Pool survey funded, moving forward
Last Tuesday was a big day for people involved in the ongoing swimming pool replacement effort.
That afternoon, the pool advisory committee and Crook County Parks and Recreation District personnel met and discussed who will lead efforts going forward.
"The original committee is going to be reformed. It will be expanded," said Committee Chairman Wayne Looney. "The expansion will be made possible because the two parks and recreation board members are going to go off of the committee."
Looney explained that the new advisory committee will operate under the parks district, and the organization will serve in more of a supporting and advisory role.
"We will be the people who make the decisions about moving forward or not moving forward and what that rendition that we would propose would look like if we do move forward," he said. "They (parks district personnel) are there to give us valuable information about what can be done, what can't be done, and the difficulties that we might encounter."
Later that evening, at a Prineville City Council meeting, Looney appealed to the governing body to contribute $5,000 to fund a scientifically valid survey administered by Fairbank, Maslin, Metz & Associates (FM3), a California-based firm that conducts up to 300 random surveys per year.
Crook County had at that point agreed to provide $5,000 as had the Parks and Recreation District, leaving city officials as the missing piece to fund the survey. Looney explained that the survey would provide data that would help determine whether or not the majority of county residents would support a new swimming pool and if so, at what cost.
"We see great value in this," he said.
While some council members, such as Steve Uffelman and Mayor Betty Roppe, were willing to contribute the money, others hesitated, citing concerns. Councilor Teresa Rodriguez said that the sample size for the proposed survey, 300 people, was too small to determine what a county of more than 20,000 people wants.
"I want to reach a many people as possible to get as much information as possible," she said.
In response, Looney pointed out that FM3 makes a strong effort to be as random in their sampling as possible, starting first with email contacts and then turning to phone calls to reach the 300 target.
"I know that the number 300 sounds small, but they were confident, because of the way it is spread throughout the county, that it would give us information that would be accurate," he said.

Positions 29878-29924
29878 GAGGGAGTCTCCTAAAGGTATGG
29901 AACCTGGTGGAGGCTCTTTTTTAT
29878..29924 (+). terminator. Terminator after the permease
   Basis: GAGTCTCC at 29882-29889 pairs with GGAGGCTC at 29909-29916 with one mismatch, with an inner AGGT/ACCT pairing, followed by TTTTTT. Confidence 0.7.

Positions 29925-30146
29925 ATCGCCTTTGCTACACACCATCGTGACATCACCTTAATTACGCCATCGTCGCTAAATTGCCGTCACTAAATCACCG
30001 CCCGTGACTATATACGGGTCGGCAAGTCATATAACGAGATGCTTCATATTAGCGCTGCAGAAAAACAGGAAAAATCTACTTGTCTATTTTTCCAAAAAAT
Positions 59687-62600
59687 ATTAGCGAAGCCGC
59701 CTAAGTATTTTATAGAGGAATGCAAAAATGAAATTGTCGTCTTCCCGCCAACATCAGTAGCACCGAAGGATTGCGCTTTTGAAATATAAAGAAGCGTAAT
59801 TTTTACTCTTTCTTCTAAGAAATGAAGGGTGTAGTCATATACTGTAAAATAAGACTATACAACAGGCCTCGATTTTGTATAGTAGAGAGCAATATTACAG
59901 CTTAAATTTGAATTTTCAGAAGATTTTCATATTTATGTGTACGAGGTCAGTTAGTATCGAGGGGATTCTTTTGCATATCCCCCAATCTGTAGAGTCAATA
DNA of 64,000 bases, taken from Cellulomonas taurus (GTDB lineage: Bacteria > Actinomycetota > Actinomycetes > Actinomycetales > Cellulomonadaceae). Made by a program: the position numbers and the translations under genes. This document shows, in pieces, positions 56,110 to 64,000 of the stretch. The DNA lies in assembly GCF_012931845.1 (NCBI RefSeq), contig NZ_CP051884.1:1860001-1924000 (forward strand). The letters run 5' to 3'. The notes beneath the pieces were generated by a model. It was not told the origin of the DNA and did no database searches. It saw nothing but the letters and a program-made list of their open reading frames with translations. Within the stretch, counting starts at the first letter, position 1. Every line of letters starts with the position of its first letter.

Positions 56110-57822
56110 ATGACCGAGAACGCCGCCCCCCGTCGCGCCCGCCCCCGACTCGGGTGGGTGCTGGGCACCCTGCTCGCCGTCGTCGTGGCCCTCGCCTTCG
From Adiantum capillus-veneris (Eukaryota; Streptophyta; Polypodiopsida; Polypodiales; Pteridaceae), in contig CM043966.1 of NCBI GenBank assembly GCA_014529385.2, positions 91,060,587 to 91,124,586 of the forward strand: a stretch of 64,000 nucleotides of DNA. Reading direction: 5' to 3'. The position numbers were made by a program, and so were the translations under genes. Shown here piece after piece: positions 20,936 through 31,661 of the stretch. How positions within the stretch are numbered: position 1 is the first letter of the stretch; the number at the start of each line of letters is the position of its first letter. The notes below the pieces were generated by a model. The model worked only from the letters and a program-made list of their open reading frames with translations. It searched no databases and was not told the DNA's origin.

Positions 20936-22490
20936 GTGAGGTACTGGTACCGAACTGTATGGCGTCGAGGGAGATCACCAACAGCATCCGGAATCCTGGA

City Manager Steve Forrester and Roppe backed up that belief, noting that they have encountered similar information that suggests the sample size is sufficient.
"I have talked to people who do surveys, and they have some formula, and it doesn't take a whole lot to get an answer as to what the town is thinking," Roppe said.
In his attempt to persuade the council, Looney went on to stress his belief that it would take help from multiple local agencies to move the pool project forward. His assertion was later supported by Forrester, who noted that the collection of hundreds of thousands of dollars in data center electrical franchise fees has put the city on much better financial footing than the parks and recreation district.
"The city is in a very, very enviable financial position … it has put the city in a position to do some things financially today that we would otherwise not be able to do," he told the council. "I think that we can say that we have a little bit of a responsibility to bridge a gap between today, when the city has the advantages it financially does because of those franchise fees, and when those (data center) tax exemptions start to effect parks and recreation in Crook County."
The council ultimately voted to approve the $5,000 contribution to fund the survey by a 6-1 margin, with Councilor Dean Noyes casting a no vote.
Looney said he expects the survey to take place within the next one to two months. Once the results of the survey are known, that data will determine what the advisory committee does next — even if the information suggests the majority of people don't want to support a new pool.
"This is not something that our committee or Parks and Recreation is going to say this community should do," Looney stressed. "We are going to try to determine what this community wants us to do and will support."
But if the survey shows support for a new pool, the committee is hoping to move forward with a countywide bond measure that would appear on the November 2018 ballot.